©2003 Community Faculty Development Center CULTURALLY EGOCENTRIC ATTITUDINAL NEEDS CULTURALLY SENSITIVE Assessing Ethnosensitivity MINIMIZATION
©2003 Community Faculty Development Center What have you observed? You are observing a 3rd year medical student in his clerkship. You note that while he is technically accurate (always asking the cardinal 7, getting appropriate reviews of systems and performing a focused physical exam), you observe poor bonding with some of the patients.
©2003 Community Faculty Development Center Hypothesis: Attitude Need You observe poor bonding only occurs with poor patients. His questions seem to lack empathy. Behavior:Hypotheses: Bias against person on public assistance? Overwhelmed by needs? Feel superior? How will you assess your hypotheses?
©2003 Community Faculty Development Center Teaching culture and community: Assessment and Methods
©2003 Community Faculty Development Center Teaching culture and community: Assessing attitudes Know yourself. Assess your learner. Work for change
©2003 Community Faculty Development Center Assessing Attitudes: Know Yourself: Reflection on self Reflection in practice Reflection on practice
©2003 Community Faculty Development Center Assessing Attitudes: Assess your learner. Facilitative style Encourage reflection Active listening
©2003 Community Faculty Development Center Reflective Practice “No human being ever learned from experience. Human beings learn from reflecting on their experience” P Viles
©2003 Community Faculty Development Center Assessing Attitudes: Working for Change. Stages of Change –Precontemplation to Contemplation Reflection –Assessment and Teaching Method Life-long process
©2003 Community Faculty Development Center Cultural Humility “Cultural humility incorporates a lifelong commitment to self-evaluation and self-critique, to redressing the power imbalances in the patient-physician dynamic, and to developing mutually beneficial and nonpaternalistic clinical and advocacy partnerships with the communities on behalf of individuals and defined populations.” Tervalon, M and Murray-Garcia J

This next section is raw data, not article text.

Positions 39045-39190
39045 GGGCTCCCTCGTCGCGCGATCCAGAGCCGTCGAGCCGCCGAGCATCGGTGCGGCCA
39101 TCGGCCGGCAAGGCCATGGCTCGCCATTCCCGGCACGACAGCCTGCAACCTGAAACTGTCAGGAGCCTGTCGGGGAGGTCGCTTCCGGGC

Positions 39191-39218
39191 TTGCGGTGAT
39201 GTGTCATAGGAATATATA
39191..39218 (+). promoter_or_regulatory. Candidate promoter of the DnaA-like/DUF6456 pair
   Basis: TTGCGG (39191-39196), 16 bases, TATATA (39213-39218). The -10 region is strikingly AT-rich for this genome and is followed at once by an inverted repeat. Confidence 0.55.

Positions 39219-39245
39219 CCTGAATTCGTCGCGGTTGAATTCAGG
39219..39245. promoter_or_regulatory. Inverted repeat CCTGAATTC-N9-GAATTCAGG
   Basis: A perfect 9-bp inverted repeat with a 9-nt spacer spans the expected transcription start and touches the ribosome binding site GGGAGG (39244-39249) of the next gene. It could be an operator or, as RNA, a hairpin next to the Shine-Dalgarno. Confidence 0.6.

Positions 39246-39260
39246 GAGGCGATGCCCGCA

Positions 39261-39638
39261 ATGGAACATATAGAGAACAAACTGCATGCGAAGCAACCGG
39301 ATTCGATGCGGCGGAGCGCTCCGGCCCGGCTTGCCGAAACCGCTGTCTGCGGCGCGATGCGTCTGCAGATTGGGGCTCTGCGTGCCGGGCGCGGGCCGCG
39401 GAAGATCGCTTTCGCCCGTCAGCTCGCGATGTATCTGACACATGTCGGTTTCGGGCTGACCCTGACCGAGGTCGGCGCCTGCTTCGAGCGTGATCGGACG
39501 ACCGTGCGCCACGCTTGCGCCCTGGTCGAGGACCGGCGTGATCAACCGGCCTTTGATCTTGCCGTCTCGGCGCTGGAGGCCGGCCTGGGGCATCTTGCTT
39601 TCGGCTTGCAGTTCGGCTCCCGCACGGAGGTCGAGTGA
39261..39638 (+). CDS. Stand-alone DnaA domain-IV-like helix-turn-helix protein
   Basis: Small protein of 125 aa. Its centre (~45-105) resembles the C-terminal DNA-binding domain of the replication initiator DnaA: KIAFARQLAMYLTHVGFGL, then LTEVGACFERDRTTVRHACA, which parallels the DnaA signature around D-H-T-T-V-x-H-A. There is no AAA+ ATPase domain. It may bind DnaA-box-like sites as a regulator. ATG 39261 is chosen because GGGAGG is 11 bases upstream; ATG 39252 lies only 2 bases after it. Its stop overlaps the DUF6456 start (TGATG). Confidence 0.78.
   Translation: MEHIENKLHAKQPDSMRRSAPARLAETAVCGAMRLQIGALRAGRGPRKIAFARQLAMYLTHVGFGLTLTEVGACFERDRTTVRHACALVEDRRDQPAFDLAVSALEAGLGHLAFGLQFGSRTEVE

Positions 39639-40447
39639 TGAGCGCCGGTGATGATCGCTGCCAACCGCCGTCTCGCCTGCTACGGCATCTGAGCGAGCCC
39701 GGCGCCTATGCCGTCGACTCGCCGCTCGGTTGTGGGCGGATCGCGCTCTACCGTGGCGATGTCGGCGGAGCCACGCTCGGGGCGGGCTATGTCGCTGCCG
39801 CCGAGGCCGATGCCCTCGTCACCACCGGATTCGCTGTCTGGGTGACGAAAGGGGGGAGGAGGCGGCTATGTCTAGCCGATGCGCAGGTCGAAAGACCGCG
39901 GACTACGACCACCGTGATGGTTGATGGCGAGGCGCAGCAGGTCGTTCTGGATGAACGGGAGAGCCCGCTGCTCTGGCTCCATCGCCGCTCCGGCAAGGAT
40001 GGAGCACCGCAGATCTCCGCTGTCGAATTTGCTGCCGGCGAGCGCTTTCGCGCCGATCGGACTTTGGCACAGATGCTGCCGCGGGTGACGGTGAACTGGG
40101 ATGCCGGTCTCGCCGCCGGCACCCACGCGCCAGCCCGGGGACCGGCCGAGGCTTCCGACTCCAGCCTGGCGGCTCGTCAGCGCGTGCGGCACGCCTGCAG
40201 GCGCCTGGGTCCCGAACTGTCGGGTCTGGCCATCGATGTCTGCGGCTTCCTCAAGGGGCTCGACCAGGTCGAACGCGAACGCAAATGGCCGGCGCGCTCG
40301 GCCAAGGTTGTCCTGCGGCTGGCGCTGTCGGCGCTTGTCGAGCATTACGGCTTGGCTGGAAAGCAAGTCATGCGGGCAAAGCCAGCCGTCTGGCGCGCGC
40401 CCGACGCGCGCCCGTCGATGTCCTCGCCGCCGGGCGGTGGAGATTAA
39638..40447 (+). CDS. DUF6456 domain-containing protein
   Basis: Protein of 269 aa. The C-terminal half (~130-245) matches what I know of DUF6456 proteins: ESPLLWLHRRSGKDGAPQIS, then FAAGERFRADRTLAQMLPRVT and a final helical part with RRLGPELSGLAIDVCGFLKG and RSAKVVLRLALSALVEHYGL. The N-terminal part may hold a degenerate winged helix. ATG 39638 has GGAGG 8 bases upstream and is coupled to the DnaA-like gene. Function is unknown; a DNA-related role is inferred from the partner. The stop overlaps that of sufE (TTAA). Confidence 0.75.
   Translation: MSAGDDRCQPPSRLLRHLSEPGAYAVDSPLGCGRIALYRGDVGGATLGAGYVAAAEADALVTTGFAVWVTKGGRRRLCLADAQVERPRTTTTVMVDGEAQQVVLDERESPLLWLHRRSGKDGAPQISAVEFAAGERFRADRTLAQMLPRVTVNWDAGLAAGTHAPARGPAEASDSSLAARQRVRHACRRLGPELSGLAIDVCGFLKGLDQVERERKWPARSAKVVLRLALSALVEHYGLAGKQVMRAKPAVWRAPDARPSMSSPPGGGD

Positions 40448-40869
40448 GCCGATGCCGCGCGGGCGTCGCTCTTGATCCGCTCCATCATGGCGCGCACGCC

©2003 Community Faculty Development Center Teaching Culture and Community in Primary Care: Teaching Culturally Appropriate Communication Skills.
©2003 Community Faculty Development Center Teaching Culture and Community in Primary Care: The Community as Teacher.
©2003 Community Faculty Development Center Teaching Culture and Community in Primary Care: Giving Feedback.
Chapter 3 Intercultural Communication
PRACTICING CULTURAL HUMILITY Supporting self-reflection and ongoing learning while working with survivors of sexual assault.
What is Culture? Culture is shared values, norms, traditions, customs, history, and beliefs of a group of people. Culture has a multitude of aspects Cultural.
Heart-to-Heart HAS Empathy Begins Inside Sensing what others feel Self awareness No sensitivity = people are “off”
The following resource was submitted with the purpose of distributing to AONE members as part of the AONE Diversity in Health Care Organizations Toolkit.
Cultural Competence Culture is the widening of the mind and of the spirit --- Jawaharlal Nehru © 2002 Sayantani DasGupta.
1 Introduction to Cultural Competence A Training Tool.
Community and family cultural assessment Lecture Clinical Application for Community Health Nursing (NUR 417)
Cultural Competence “Whenever people of different races come together in groups, leaders can assume that race is an issue, but not necessarily a problem.”
Introduction to Socio_Cultural Variation in health
Bridging Cultures: Delivering Culturally Appropriate Care.
Cultural Competency and Diversity Training. Child & Family Services is committed to: Recruiting a diverse staff that reflects the communities we serve;
The Crossnore School New Employee Orientation CULTURAL COMPETENCY.
Human Diversity RTEC A Spring What is Human Diversity? 1. Is also known as cultural diversity. 2. It means the inherent differences among people.
Reaching New Heights Achieving Cultural Proficiency:
©Sujata Warrier ENGAGING CULTURE IN DOMESTIC AND SEXUAL VIOLENCE CASES Sujata Warrier, Ph.D Director - New York City Program New York State Office for.